The decadence of the Church of England

Book reviews can be a source of education and enlightenment. A recent review opened my mind to the possibility that the current state of the Church of England might viewed as decadent. By decadent, I mean subject to decay, characterised by or reflecting a state of moral or cultural decay or appealing to self-indulgence.

The book under review was The Future is History: How Totalitarianism Reclaimed Russia, by Masha Gessen. She describes the toxic legacy of the Soviet era in Russia as being responsible for the current virtual ‘dictatorship’ of Vladimir Putin. This ‘decadent’ state has been brought about because the people are held captive by their own past, victims of a traumatised society unable to free itself from the psychological subjugation fostered during the long decades of Soviet rule.

I suggest that the current state of the church, politics, economics, social behaviour, the media, etc, can be considered in some respects decadent. Like Russia, I think they are all held captive in some way by past events or traumas or movements from which they are unable to escape. For example, for the Conservative party, this is clearly the UK’s relationship with Europe, about which the party remains irrevocably split, Brexit being one result, and a total failure to devote policies to economic inequality and injustice being another.

The trauma affecting the Church of England, holding it captive to the past, a trauma continues to have a deep psychological hold over the church, is homosexuality. There other traumas not yet not fully resolved such as the movement to ordain women as priests and bishops. Related to these matters of gender and human sexuality are conflicts about authority, whether it be the authority of Scripture, tradition, Jesus, or of the absolute authority, God. Conflicts about homosexuality have been running in the church for at least fifty years. One result of this seemingly endless conflict has been a slow decay into decadence in the church, a state of moral and cultural decay that is happening even while the show seems to carry on a (virtually) normal. One result of this decay is that I find it increasingly hard to locate robust, authentic, biblical teaching within the church about faith in the basics.

By examining the period of over sixty years from when the Church of England first began to deal with homosexuality, I want to show how the disagreements that were visible from the start are the same as those now being tackled by the House of Bishops’ process to formulate a new teaching document. Note, as you read, which reports were published and which were suppressed and note also the composition of each group so far as membership of bishops and others is concerned.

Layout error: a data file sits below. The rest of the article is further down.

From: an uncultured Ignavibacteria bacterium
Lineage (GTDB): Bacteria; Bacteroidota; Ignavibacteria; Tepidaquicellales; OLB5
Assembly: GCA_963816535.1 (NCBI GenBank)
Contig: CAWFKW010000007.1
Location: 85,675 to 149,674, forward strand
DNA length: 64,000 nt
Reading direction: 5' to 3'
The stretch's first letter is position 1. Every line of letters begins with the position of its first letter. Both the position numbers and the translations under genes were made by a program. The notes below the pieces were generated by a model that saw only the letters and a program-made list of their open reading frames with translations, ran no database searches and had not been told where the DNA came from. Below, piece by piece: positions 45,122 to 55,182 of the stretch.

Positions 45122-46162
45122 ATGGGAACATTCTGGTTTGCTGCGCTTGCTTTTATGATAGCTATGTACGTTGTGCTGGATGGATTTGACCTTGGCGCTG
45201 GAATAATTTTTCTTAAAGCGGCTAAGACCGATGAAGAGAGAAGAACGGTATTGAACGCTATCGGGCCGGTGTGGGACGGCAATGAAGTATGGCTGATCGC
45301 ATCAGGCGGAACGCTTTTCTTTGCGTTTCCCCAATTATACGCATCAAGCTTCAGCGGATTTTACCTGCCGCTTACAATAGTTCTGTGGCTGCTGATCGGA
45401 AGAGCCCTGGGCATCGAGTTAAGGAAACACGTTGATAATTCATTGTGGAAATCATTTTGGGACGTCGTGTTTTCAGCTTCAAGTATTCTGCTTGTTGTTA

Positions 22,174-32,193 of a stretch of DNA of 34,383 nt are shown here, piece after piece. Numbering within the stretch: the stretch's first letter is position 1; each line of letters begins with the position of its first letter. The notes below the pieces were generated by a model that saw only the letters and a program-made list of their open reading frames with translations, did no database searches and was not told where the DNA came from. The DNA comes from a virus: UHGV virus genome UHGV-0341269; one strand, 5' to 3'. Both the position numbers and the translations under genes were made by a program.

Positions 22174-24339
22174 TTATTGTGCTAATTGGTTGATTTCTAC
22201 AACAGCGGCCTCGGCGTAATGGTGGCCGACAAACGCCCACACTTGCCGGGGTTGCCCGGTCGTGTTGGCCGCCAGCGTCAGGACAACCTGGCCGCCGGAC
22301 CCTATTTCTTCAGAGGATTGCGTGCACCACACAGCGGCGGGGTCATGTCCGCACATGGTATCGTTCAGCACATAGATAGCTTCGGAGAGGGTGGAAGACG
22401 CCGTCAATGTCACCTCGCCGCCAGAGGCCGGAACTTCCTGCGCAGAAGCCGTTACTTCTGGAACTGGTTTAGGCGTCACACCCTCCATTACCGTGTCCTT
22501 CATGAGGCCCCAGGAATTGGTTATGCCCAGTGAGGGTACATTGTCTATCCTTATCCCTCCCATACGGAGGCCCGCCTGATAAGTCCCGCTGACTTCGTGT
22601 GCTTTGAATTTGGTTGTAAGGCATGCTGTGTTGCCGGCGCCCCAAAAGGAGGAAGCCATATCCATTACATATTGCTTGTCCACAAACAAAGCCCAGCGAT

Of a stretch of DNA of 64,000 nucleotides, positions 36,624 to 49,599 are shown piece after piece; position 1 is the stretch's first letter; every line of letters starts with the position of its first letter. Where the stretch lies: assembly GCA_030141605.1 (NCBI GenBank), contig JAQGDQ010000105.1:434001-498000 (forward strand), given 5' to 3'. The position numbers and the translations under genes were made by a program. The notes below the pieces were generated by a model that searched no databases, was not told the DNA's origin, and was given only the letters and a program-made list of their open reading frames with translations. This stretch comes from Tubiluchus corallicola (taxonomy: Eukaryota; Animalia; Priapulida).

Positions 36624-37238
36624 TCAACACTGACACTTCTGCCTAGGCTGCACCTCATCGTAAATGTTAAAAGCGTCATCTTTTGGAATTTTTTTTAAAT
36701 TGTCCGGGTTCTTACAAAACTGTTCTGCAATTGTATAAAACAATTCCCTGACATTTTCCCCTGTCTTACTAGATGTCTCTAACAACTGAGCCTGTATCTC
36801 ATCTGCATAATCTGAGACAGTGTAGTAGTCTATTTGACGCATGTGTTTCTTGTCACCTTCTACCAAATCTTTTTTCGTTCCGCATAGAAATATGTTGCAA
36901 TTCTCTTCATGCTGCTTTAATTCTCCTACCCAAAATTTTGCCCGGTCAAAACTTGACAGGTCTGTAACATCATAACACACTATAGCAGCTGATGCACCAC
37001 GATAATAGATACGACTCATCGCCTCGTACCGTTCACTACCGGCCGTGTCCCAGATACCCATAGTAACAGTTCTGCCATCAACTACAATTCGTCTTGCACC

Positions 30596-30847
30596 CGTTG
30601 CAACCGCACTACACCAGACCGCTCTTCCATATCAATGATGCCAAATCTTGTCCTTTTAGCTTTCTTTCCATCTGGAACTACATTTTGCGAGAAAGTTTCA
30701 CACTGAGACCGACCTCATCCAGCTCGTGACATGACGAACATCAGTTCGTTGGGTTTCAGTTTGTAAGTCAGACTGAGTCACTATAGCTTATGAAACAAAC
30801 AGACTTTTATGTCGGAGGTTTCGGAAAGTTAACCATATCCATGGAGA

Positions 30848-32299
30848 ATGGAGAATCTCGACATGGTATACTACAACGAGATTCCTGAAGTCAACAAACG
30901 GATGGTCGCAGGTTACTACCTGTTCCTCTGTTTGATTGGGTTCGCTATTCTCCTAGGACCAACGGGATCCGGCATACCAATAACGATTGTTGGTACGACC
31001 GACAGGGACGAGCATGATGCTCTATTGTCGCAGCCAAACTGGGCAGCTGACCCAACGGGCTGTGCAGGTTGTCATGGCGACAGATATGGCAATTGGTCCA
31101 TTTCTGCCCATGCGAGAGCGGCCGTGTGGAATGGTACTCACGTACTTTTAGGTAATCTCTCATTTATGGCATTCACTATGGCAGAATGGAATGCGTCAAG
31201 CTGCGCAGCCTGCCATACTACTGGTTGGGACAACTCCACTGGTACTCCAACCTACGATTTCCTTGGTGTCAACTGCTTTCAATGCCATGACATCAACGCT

The Problem of Homosexuality 1954

The post war attention to homosexuality began in 1954, when the Church of England Moral Welfare Council produced a pamphlet, The Problem of Homosexuality, supporting the legalisation of “homosexualism” between adults. The Church of England Archbishops were instrumental in supporting the revision of attitudes to homosexuality which led to the Wolfenden report and partial decriminalisation in 1967 thirteen years later. The bishops didn’t approve of homosexuality or homosexual activity but they did think it was wrong to criminalise homosexuals. As a result, the majority in the Lords supported reform, without resolving the tension inherent in their position Support for decriminalisation led eventually to the creation of the first group assembled to further review Church of England teaching and attitudes to homosexuality.

The Report to the Board of the working Party on Homosexuality 1968

In September 1967 the Board for Social Responsibility set up a Working Party ‘to review the situation concerning both male and female homosexuality’. This followed the debate in the House of Lords on the Sexual Offences Bill earlier that year. The working party was composed of five people, one of whom was a bishop. The Report to the Board of the working Party on Homosexuality was presented privately to the Archbishop of Canterbury in 1968. The Archbishop declined to allow the report to be published.

Homosexual Relationships: A Contribution to Discussion 1979 (Gloucester)

In February 1974 the Board for Social Responsibility set up another Working Party following the request in a letter from the Conference of Principals of Theological Colleges, for a study to be made of the theological, social, pastoral and legal aspects of homosexuality. The Working Party was chaired by the Bishop of Gloucester. It had thirteen members. +Gloucester was the only Episcopal member. The report, Homosexual Relationships: A Contribution to Discussion was published in 1979, with critical observations from the BSR who were clearly uncomfortable with aspects of the Report. In the Conclusion, the Report said “We need, and may hope for, a period of responsible and increasingly informed study and discussion.” I’d have to undertake further research to determine whether this recommendation was acted on. It was a recommendation repeated in subsequent reports and in three consecutive Lambeth Conference resolutions.

The Report to the House of Bishops 1988 (Osborne)